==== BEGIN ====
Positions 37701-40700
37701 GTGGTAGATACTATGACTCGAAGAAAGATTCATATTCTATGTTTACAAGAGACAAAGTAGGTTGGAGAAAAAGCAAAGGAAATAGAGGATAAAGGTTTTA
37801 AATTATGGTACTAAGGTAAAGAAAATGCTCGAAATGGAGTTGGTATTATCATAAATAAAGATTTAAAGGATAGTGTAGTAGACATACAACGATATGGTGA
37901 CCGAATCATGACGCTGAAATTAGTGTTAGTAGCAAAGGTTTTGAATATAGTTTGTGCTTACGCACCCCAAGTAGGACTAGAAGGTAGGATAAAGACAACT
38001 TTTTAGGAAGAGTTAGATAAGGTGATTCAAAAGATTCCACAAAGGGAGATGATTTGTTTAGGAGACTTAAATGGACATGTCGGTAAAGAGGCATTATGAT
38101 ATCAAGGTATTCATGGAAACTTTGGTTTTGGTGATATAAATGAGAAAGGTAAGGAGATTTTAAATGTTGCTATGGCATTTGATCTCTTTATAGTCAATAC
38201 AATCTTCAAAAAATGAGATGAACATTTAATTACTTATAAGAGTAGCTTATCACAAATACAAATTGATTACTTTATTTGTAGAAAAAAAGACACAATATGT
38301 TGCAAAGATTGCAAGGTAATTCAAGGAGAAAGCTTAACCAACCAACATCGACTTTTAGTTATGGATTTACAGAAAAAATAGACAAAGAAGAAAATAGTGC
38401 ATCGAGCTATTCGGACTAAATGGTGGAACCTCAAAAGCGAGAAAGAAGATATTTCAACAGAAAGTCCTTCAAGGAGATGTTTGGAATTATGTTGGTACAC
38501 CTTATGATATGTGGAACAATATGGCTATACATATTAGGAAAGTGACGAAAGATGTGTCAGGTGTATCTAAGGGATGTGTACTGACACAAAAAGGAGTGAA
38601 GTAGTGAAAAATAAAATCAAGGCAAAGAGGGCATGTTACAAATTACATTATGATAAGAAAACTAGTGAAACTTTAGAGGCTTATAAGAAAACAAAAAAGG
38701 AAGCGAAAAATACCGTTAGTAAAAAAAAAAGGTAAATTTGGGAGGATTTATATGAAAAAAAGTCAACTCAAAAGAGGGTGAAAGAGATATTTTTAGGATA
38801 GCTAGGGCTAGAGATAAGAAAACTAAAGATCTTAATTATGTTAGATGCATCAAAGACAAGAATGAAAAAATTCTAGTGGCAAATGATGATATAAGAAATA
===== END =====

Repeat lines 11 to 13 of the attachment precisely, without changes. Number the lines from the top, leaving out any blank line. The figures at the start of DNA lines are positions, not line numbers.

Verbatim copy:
38601 GTAGTGAAAAATAAAATCAAGGCAAAGAGGGCATGTTACAAATTACATTATGATAAGAAAACTAGTGAAACTTTAGAGGCTTATAAGAAAACAAAAAAGG
38701 AAGCGAAAAATACCGTTAGTAAAAAAAAAAGGTAAATTTGGGAGGATTTATATGAAAAAAAGTCAACTCAAAAGAGGGTGAAAGAGATATTTTTAGGATA
38801 GCTAGGGCTAGAGATAAGAAAACTAAAGATCTTAATTATGTTAGATGCATCAAAGACAAGAATGAAAAAATTCTAGTGGCAAATGATGATATAAGAAATA